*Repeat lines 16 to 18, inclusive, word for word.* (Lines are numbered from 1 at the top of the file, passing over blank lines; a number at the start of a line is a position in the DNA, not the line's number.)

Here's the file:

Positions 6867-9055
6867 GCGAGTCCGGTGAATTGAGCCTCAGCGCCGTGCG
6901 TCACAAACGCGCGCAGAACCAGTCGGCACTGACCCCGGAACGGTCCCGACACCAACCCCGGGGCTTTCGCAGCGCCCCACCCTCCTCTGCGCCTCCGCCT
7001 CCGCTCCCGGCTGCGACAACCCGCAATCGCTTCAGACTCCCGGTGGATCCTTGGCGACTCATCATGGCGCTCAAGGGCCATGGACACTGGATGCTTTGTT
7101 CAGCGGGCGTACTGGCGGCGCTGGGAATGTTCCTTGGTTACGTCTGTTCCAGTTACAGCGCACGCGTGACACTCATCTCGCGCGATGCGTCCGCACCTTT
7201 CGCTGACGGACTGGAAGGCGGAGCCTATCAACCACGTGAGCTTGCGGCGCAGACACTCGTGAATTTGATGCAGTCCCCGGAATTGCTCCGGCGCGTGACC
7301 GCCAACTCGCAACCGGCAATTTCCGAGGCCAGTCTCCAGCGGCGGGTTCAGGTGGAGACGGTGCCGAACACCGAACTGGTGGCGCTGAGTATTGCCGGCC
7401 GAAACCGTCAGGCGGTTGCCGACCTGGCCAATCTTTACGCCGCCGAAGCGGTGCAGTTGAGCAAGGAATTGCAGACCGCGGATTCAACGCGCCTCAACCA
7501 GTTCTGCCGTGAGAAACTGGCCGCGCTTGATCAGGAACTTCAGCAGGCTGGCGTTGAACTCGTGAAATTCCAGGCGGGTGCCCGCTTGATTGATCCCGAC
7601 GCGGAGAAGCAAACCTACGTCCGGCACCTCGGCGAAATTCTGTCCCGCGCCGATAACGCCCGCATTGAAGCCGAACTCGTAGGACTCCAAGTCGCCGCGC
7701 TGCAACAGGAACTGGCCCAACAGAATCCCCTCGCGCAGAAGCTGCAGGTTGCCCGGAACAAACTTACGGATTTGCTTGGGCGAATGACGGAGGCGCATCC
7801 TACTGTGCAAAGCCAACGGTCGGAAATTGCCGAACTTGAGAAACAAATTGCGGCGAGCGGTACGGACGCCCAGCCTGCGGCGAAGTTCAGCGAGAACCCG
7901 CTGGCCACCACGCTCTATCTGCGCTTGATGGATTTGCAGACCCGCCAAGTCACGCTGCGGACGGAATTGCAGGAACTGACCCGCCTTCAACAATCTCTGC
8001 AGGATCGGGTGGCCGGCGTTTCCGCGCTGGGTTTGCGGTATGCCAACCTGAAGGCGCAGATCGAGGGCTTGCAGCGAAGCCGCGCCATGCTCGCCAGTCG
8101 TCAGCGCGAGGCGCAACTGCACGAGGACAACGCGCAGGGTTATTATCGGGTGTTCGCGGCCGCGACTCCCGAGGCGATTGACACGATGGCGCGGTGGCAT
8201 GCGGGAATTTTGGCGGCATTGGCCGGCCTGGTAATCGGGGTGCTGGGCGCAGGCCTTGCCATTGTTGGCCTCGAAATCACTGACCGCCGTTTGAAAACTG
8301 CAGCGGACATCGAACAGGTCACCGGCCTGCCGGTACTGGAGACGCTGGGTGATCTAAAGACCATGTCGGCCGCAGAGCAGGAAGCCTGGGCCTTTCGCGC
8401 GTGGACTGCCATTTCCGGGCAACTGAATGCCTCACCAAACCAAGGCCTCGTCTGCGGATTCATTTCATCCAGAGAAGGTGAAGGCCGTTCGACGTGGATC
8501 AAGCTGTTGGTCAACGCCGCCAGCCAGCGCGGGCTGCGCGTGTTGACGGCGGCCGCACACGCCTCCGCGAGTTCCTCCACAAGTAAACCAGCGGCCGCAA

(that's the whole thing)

8201 GCGGGAATTTTGGCGGCATTGGCCGGCCTGGTAATCGGGGTGCTGGGCGCAGGCCTTGCCATTGTTGGCCTCGAAATCACTGACCGCCGTTTGAAAACTG
8301 CAGCGGACATCGAACAGGTCACCGGCCTGCCGGTACTGGAGACGCTGGGTGATCTAAAGACCATGTCGGCCGCAGAGCAGGAAGCCTGGGCCTTTCGCGC
8401 GTGGACTGCCATTTCCGGGCAACTGAATGCCTCACCAAACCAAGGCCTCGTCTGCGGATTCATTTCATCCAGAGAAGGTGAAGGCCGTTCGACGTGGATC